A delicate monarch chrysalis hangs from the tree branch I’m standing beneath. Inside, an innocent caterpillar is dissolving into goo as it transforms into something beautiful. But the sight of it reminds me of the other Chrysalis, the headquarters of Crew’s evil empire, and I barely resist the temptation to smash it.
High-pitched, wailing sirens snap me out of my thoughts, and I disappear into the closest entrance to the Lab, leaving the body and the stained sidewalk behind.
~ ~ ~
Underneath Seattle, in the labyrinth of tunnels that spiderweb out from the heart of the city, the air has a welcome chill that calms me. I make my way through the Lab to the door that leads to the Bunker, command central for my team, where we work to take down Crew and stop the violence that we helped spark across our city.
Inside the Bunker, Marie and Harriet are alone, poring over street maps on Marie’s oversized tablet. They are my best friends, and two of the brightest minds in the world. Not just because they’re cloned from Marie Curie and Harriet Tubman, but because they understand how to look at problems from angles most people would never think of, and they have the courage to take action when most people would run and hide.
Harriet looks up at my arrival, and the frown lines bracketing her mouth deepen as she takes in my expression. I send the vid files from my phone to Marie’s tablet, and together, we watch the gory scene from the streets above.
“A group of Throwbacks must have stalked Mr. Carter and corralled him into a less crowded part of the city,” Marie surmises. “I’ll run facial recognition software on the crowd to see if we can get a positive ID on anyone.”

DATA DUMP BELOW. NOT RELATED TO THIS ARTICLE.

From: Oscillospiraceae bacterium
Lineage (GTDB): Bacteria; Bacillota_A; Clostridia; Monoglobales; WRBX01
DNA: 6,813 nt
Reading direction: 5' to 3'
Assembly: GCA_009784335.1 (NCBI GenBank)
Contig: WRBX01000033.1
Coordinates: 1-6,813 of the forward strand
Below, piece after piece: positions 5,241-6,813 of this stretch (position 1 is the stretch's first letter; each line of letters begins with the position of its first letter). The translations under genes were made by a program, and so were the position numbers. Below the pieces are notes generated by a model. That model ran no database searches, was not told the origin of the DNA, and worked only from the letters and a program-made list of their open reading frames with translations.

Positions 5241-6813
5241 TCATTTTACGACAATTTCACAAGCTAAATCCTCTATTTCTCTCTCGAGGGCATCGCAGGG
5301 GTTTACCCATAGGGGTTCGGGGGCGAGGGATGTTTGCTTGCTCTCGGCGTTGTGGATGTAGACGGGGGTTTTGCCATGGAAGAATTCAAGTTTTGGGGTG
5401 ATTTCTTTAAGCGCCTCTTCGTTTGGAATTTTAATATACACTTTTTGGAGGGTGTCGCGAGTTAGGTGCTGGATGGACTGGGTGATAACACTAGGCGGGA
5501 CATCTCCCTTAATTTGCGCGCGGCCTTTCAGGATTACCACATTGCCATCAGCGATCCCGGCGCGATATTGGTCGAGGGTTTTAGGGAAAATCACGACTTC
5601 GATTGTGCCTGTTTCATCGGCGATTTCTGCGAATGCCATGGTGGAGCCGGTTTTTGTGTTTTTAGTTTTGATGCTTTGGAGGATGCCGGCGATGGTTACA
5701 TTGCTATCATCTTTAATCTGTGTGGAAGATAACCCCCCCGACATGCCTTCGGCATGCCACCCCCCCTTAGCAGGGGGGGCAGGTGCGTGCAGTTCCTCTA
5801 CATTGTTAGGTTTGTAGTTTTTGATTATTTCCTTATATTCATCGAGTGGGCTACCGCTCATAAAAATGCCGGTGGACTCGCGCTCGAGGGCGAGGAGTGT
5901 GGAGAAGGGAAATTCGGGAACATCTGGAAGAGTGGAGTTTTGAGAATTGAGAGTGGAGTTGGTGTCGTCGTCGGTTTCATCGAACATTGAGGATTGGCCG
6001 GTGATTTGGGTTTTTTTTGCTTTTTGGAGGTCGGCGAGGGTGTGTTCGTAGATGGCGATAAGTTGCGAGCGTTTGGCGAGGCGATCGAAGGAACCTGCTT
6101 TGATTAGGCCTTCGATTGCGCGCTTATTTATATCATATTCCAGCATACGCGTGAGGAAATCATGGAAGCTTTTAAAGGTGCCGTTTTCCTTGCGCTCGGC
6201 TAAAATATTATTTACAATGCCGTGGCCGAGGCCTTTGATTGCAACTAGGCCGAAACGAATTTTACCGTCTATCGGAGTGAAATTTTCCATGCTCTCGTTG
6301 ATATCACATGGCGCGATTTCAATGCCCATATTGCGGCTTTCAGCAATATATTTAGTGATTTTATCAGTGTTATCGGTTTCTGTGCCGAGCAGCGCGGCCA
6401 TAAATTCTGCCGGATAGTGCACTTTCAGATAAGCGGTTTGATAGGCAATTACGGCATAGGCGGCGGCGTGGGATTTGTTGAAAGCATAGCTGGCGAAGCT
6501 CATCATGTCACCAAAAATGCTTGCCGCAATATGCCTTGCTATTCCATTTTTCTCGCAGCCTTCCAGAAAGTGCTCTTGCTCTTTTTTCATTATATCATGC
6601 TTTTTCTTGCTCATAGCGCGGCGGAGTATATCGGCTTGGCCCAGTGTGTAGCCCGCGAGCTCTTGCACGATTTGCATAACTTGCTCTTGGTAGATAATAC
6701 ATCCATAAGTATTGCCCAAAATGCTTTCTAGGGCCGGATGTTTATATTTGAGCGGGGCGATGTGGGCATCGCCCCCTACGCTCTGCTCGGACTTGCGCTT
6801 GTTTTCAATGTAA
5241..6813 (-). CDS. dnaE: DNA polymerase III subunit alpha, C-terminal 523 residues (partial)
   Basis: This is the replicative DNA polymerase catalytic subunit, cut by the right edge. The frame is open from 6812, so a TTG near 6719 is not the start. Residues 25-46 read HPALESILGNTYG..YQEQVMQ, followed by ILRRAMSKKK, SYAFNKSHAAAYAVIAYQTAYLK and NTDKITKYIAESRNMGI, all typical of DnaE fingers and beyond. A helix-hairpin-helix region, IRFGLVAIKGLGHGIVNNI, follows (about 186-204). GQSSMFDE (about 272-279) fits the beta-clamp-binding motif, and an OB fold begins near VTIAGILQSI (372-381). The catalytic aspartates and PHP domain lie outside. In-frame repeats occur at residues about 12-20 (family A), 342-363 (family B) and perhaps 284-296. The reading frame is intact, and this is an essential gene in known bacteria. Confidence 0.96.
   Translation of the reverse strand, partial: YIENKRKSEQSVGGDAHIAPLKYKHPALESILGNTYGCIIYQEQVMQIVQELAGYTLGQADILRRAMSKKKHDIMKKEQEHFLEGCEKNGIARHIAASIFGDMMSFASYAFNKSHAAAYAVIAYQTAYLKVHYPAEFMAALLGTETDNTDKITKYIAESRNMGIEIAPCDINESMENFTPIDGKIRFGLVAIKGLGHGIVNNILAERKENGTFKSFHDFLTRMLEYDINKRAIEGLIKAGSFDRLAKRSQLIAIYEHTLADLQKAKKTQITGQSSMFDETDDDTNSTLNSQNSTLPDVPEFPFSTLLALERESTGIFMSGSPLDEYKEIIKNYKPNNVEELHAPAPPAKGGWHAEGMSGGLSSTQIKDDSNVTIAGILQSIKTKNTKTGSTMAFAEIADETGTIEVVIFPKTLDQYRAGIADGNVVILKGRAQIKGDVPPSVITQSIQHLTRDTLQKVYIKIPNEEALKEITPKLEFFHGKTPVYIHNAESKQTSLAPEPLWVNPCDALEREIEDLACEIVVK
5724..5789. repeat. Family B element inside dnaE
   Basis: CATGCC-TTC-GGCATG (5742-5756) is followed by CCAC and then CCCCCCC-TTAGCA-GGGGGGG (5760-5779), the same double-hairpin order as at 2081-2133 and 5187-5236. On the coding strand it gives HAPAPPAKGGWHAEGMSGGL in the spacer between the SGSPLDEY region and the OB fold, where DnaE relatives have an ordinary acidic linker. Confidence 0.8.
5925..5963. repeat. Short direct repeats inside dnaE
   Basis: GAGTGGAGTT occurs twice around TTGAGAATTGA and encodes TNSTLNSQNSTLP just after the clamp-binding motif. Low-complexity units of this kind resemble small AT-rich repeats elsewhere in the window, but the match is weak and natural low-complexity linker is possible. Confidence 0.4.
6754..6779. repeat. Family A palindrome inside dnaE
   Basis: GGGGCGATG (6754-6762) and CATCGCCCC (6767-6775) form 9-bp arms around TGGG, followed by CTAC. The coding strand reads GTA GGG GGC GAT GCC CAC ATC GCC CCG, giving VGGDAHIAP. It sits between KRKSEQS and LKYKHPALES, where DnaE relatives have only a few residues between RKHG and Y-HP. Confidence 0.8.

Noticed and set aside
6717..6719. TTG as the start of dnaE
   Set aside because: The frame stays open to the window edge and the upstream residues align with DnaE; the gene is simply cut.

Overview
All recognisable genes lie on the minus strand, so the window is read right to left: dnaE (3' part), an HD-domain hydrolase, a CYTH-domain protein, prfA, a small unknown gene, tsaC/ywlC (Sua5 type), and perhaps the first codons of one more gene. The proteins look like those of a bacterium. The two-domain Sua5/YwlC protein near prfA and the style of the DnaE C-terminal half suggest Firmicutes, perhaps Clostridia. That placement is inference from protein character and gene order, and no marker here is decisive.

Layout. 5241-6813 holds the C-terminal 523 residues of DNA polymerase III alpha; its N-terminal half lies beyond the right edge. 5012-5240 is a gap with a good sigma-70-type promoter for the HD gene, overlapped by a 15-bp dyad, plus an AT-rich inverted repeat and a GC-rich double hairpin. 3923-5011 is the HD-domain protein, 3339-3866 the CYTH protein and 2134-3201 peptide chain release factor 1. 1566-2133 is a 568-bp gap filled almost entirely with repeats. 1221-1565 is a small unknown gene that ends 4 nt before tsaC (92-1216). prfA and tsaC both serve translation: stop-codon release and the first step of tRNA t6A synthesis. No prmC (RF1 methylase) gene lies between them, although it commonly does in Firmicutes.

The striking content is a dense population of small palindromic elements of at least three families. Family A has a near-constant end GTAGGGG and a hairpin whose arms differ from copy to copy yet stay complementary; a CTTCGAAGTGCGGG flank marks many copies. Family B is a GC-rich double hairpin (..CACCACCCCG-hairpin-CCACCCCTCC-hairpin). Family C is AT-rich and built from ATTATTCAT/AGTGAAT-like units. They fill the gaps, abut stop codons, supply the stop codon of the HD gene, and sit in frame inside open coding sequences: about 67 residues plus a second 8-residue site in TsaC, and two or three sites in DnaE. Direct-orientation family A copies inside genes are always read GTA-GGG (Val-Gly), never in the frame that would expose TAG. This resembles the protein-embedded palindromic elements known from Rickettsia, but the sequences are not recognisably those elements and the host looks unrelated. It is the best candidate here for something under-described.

“There are too many people for it to have been a few stalkers,” Harriet says, her usually warm brown eyes narrowed in disgust. “Other Throwbacks must have seen what was happening and joined in.”
I bury my head in my arms and let my shoulders slump. Another day, another defeat. The gentle pressure of Harriet’s hand on my shoulder grounds me. It’s rare for the Bunker to be empty, so for once, I allow myself a moment of weakness.
Later, it will get crowded as everyone trickles back from the missions that have been set for them. Monitoring news feeds, keeping a watch on the Chrysalis for activity, and chasing down any reports of violence in our city is all-consuming.
There aren’t enough of us to make a dent against Crew’s organized strikes and angry Throwback mobs calling for a revolution—and demanding blood. Our team has prevented a few executions and beatings, but the violent momentum pushing Seattle toward chaos only grows.
The National Guard will be sent soon, and I’m starting to think it might be for the best, even though they’re sure to lock up some innocent Throwbacks. Someone needs to restore order.
I lean my head back against my chair, shutting my eyes. Images of Windsom Carter’s distorted body rise in my mind, and I shove them back down. Later.
“What happened? Is she okay?” Nic’s voice jerks me out of my stupor.
His pale, angular face hovers above me, and I try to decide whether it’s concern or annoyance in his narrowed eyes.
“I’m fine,” I say.
“You need to sleep. You’re going to make a stupid mistake if you don’t get some rest.”
“I should listen to you, Machiavelli. You know a lot about making stupid mistakes,” I reply, regretting my words as Nic’s face freezes and the warmth in his eyes dims.
“You’re enough of a bitch fully rested. Go sleep before you say something that makes one of us kill you,” Nic retorts.
“Soon,” I allow, eyeing his messy hair and the shadows under his eyes.
None of us is sleeping well anymore, though we never talk about it.
My phone buzzes with a message from Justus.
On my way back to you. I’ve got news.
I’m unaware of my smile until Nic speaks. “Let me guess. Message from Captain America?”
I’d never admit it to Nic, but he’d come up with the perfect nickname for Justus. He’s just as honorable, brave, and gorgeous as the fictional Captain America. The perfect guy, at least to me. But as unattainable as the cartoon character because he is Evolved, and sexual contact between us would kill me.
The door swings open, but it’s Elizabeth and Sacajawea who come in, not Justus. They are our eyes and ears inside of the Chrysalis, spying on Crew.
I immediately sit straighter. “What have you found?”
“Let them catch their breath,” Harriet says, giving me a scolding glance.
Harriet brings Elizabeth tea from the food and drink dispenser, and Elizabeth takes it without thanks. Typical. I wonder if the original of her clone type, Elizabeth I, had better manners.